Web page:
Not that we couldn’t get there. All you needed was an outstretched thumb. Seemingly every freeway onramp had a hippie or two standing, hand out, headed northward, Monterey or bust. Hippies. We’d seen cliques of them at the Teenage Fair, now they were all over the city. School warned us about them, told us not to be seduced by their devilish ways. But they were in full force at the Teen Fair and they didn’t seem so bad. Their social dictum was to be nice to all, even a kid like me, and their behavior made the Fair feel like an oasis of goodwill, a zone of no judgement. Plus the clothes they wore broke all kinds of rules. First time I saw a girl without a bra I almost dropped my ice cream.
They’d probably be at Monterey too, all of them. But not Tom and me. We mollified ourselves, vowing that nothing would keep us from Monterey ’68. And we moved on to the next culture moment: The Beatles’ upcoming TV appearance. Nobody would have to miss that. The whole world would be watching.
To have caught The Beatles four years earlier on Ed Sullivan was to be inducted into a tribe; a huge, music-loving, global tribe of eleven year olds. You knew it, too. Everyone was thinking what you thought, singing what you sang. My own tribe was at school, in Campbell Hall sixth grade. We swapped comments the day after the Sullivan show, united in excitement. And we continued to monitor and discuss everything The Beatles did for weeks, months, into years.
But now my tribe was gone. Vanished with my middle-school graduation and the coming new world of high school. I distracted myself with the events of this very vivid summer.
My stepdad had sold his Pasadena house and relocated to the sterling new community of Carson. I spent alternating weekends there. There wasn’t much to do but I liked hanging out with my stepsister Victoria. She and her boyfriend had gutted her bedroom, covering its walls with testimonials to Haight-Ashbury and free love.
Her centerpiece was the requisite kama sutra poster, with its cartoons of sexy stick figures locked in different stages of fervor. It drove my mom apoplectic, and she tried to forbid me from entering Vic’s room, but I didn’t see the big deal.
“Our World”, The Beatles upcoming TV venue, was some kind of milestone. A first-ever worldwide satellite livecast, showcasing artists from every continent. A party for the planet. But the schedule was screwy. The Beatles’ zero hour was Saturday LA time: noon. I barely woke up.
I watched it in Carson. It was an inauspicious place to witness a major event, and the prospect of no school pals to bounce it around, come Monday, made me feel a little lonely. But my stepdad had PBS, that’s what mattered. My kid brother and I set up the tape recorder so I’d capture everything. And we waited and watched.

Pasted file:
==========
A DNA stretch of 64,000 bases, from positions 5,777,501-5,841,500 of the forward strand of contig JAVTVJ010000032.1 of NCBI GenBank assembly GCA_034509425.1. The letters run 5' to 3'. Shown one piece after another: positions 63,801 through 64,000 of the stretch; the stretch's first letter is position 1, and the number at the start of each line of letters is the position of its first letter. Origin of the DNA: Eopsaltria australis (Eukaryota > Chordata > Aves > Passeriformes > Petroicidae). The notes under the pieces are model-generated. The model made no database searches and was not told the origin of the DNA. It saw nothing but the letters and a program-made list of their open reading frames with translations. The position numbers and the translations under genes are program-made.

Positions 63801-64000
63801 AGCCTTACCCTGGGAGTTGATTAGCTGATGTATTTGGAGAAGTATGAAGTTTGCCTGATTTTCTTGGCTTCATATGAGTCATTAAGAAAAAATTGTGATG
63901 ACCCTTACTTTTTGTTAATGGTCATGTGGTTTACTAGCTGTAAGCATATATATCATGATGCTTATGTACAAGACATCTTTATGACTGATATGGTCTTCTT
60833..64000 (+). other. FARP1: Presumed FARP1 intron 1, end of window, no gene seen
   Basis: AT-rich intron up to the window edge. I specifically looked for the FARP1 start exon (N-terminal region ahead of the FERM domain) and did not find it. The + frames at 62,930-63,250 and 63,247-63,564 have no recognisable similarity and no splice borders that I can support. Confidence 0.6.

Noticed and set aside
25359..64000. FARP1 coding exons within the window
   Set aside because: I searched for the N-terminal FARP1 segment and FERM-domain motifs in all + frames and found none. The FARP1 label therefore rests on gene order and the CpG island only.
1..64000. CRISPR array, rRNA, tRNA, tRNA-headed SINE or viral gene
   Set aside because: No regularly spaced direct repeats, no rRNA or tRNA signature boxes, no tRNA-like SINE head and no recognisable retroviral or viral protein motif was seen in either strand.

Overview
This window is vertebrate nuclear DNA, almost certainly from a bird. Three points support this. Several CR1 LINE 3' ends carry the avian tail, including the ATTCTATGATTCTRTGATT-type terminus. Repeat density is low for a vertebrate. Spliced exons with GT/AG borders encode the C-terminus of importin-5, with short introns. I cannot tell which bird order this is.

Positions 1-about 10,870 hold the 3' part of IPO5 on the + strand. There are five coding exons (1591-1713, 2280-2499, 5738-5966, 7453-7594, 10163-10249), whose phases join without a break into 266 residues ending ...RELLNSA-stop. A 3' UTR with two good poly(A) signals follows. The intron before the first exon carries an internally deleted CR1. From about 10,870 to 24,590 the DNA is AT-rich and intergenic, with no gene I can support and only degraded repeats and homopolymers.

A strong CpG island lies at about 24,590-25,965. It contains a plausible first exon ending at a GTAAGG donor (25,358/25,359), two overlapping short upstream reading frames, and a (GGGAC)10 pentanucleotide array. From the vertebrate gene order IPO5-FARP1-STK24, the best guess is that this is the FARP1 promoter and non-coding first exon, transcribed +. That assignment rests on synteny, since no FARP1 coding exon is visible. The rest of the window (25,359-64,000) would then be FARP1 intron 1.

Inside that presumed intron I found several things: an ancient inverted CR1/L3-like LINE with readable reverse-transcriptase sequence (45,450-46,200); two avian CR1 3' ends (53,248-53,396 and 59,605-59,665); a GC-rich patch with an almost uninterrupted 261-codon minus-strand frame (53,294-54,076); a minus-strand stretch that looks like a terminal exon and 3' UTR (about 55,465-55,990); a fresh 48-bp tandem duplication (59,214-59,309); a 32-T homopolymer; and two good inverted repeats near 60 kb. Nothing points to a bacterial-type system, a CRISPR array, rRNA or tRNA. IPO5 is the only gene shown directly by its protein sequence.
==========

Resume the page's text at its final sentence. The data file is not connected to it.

It was a new world all right. And The Beatles were the leaders. How could anyone doubt it, seeing them again on live TV? John’s guileless confidence, Paul’s leading of the band (and orchestra!) with a wink and a gum-chewing nod. George’s cool. And, you know, Ringo. Mick Jagger and Donovan sat crosslegged on the floor, singing along. That’s what we did, we sang along.
I took the tape down to my studio guy and cut a record of “All You Need Is Love”. I spun that puppy for weeks before anyone else had it.
I’d lost my tribe but my stepsister helped me find a new one. Vic was always ready to get out of Carson, and I’d tag along with her and her boyfriend to Hollywood, where we’d walk the boulevard. And right there on the street were my fellow travelers; the newly groovy street kids and the flower power hip.
We were launching a new unified community. You could feel it in the wind. Every fifth or sixth person walking by gave a knowing look. Eyes met and you’d get a small smile, a nod of recognition. The freak parade. We were the instigators of the new. Everyone was friendly. Even the Jesus freaks were ok, not yet out of hand. They still preached love, not the fire-and-brimstone harangue that was to come later, after church leader Tony Alamo got hold of them. Why not google his name right now, see what he’s up to?
The street dealers sized us up and provided stuff to puff. I demurred on that but couldn’t say no to my first amphetamines. Whoa. We usually ended up at Wallach’s Music City, holed up in the listening booths with a stack of records. Sunset and Vine baby!
The lessons I took from all this was that gentle souls would inherit the earth. Peace would surely come. And I’d never actually need to hold a job. Because we were all in this together.
When The Doors’ album came out it pulled our attention away from Love, who to that point had been the favorite band of my eighth grade homeroom.
The Doors was the first band I saw perform as a live act before they had an album out, and now hearing the difference between the two was startling. At The Cinnamon Cinder they’d been a little boring, if riveting to look at. Their debut album made them riveting to hear. That was reason enough for me to study the record more than usual and I noticed, for the first time, a credit for producer: Paul A. Rothchild. What would a record producer’s job entail, I wondered? Well for one thing he made The Doors not boring. I could hear it with my own ears.